United States District Court, D. Nebraska
JOSEPH A. KURTZ, Plaintiff,
GINA BALDWIN, MITCHELL, and JASON BALDWIN, Defendants.
MEMORANDUM AND ORDER
Richard G. Kopf Senior United States District Judge.
Joseph A. Kurtz, a frequent filer in this court, filed his
Complaint on June 4, 2018. (Filing No. 1.) He has
been given leave to proceed in forma pauperis. (Filing
No. 5.) The court now conducts an initial review of
Kurtz's Complaint to determine whether summary dismissal
is appropriate under 28 U.S.C. § 1915(e)(2).
SUMMARY OF COMPLAINT
alleges that he purchased a “touch pad phone” on
April 15, 2018, and he had the phone only fifteen hours
before it went missing from his apartment. (Filing No. 1
at CM/ECF p.6.) He reported the missing phone to the
police and purchased a replacement “flip up
phone.” (Id.) Kurtz complains that this is the
third phone he has had with the same phone number and he now
receives “phone harassing.” (Id.) He
seeks help to end the harassment as well as $500 in damages
from the Defendants.
APPLICABLE LEGAL STANDARDS ON IN INITIAL REVIEW
court is required to review in forma pauperis complaints to
determine whether summary dismissal is appropriate. See 28
U.S.C. § 1915(e). The court must dismiss a complaint or
any portion of it that states a frivolous or malicious claim,
that fails to state a claim upon which relief may be granted,
or that seeks monetary relief from a defendant who is immune
from such relief. 28 U.S.C. § 1915(e)(2)(B).
plaintiffs must set forth enough factual allegations to
“nudge their claims across the line from conceivable
to plausible, ” or “their complaint must be
dismissed.” Bell Atlantic Corp. v. Twombly,
550 U.S. 544, 569-70 (2007); see also Ashcroft
v. Iqbal, 556 U.S. 662, 678 (2009) (“A claim has
facial plausibility when the plaintiff pleads factual content
that allows the court to draw the reasonable inference that
the defendant is liable for the misconduct alleged.”).
essential function of a complaint under the Federal Rules of
Civil Procedure is to give the opposing party ‘fair
notice of the nature and basis or grounds for a claim, and a
general indication of the type of litigation
involved.'” Topchian v. JPMorgan Chase Bank,
N.A., 760 F.3d 843, 848 (8th Cir. 2014) (quoting
Hopkins v. Saunders, 199 F.3d 968, 973 (8th Cir.
1999)). However, “[a] pro se complaint must be
liberally construed, and pro se litigants are held to a
lesser pleading standard than other parties.”
Topchian, 760 F.3d at 849 (internal quotation marks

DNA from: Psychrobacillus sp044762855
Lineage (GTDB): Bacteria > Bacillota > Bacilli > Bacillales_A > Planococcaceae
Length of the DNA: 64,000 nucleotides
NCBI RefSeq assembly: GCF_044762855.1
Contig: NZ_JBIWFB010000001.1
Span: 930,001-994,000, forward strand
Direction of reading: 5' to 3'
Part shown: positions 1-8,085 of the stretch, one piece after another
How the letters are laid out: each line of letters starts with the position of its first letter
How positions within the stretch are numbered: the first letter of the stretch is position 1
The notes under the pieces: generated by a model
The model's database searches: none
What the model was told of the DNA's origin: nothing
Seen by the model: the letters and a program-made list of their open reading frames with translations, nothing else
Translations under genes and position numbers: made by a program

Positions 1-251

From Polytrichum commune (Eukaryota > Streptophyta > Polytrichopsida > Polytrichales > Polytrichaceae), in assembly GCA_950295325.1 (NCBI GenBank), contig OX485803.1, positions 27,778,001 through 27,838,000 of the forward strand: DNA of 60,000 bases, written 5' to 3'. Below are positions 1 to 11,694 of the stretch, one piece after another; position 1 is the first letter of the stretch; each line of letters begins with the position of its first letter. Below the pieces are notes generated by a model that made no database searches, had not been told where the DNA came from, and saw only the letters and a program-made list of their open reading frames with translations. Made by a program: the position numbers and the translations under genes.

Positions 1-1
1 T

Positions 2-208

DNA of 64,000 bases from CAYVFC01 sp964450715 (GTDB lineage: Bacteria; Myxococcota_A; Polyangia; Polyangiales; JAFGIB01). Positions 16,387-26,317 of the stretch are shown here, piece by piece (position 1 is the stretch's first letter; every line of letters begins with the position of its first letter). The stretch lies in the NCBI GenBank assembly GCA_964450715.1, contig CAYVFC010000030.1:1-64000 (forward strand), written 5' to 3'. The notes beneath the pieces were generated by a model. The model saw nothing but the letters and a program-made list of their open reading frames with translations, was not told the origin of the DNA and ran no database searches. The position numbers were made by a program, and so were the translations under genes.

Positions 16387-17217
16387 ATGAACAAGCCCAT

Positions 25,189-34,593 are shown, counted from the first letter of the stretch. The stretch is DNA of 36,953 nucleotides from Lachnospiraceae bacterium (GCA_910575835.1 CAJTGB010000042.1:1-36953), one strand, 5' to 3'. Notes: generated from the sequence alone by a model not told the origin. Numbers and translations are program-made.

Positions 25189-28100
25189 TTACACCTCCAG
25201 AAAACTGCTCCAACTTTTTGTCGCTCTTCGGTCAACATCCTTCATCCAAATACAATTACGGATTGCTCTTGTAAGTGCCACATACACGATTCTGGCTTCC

and citations omitted).
DISCUSSION OF CLAIMS
evaluating Kurtz's claims, the court must determine
whether subject-matter jurisdiction is proper. See
Fed. R. Civ. P. 12(h)(3) (“If the court
determines at any time that it lacks subject-matter
jurisdiction, the court must dismiss the action.”).
Furthermore, a plaintiff must sufficiently state a claim for
relief that contains, “a short and plain statement of
the grounds for the court's jurisdiction, unless the
court has jurisdiction and the claim needs no new
jurisdictional support.” Fed. R. Civ. P. 8(a)(1). Here,
Kurtz alleges that the basis for the court's jurisdiction
is a federal question. (See Filing No. 1 at
CM/ECF p.3.) However, as discussed below, it is apparent
from the Complaint that the court lacks subject matter
jurisdiction and this action must be dismissed.
jurisdiction is proper where a plaintiff asserts “[a]
non-frivolous claim of a right or remedy under a federal
statute, ” commonly referred to as “federal
question” jurisdiction. Northwest South Dakota
Prod. Credit Ass'n v. Smith, 784 F.2d 323, 325 (8th
Cir. 1986). The mere suggestion of a federal question is not
sufficient to establish the jurisdiction of federal courts,
rather, the federal court's jurisdiction must
affirmatively appear clearly and distinctly. Bilal v.
Kaplan, 904 F.2d 14, 15 (8th Cir. 1990). Under 42 U.S.C.
§ 1983, a plaintiff must allege the violation of a right
secured by the Constitution or laws of the United States and
must show that the deprivation of that right was committed by
a person acting under color of state law. West v.
Atkins, 487 U.S. 42, 48 (1988). Courts have held that a
private party's actions can be considered state action,
or actions under color of state law, if the private party is
a willful participant in joint activity with the State to
deny constitutional rights. See Magee v. Tr. of Hamline
Univ, Minn., 747 F.3d 532, 536 (8th Cir. 2014).
Kurtz does not set forth any allegation that could be
liberally construed to violate any federal statute. Moreover,
even construing the Complaint liberally, it simply does not
contain allegations reasonably suggesting Defendants violated
Kurtz's constitutional rights while acting under color of
state law. Accordingly, Kurtz's allegations do not
establish that federal question jurisdiction exists in this
Diversity of ...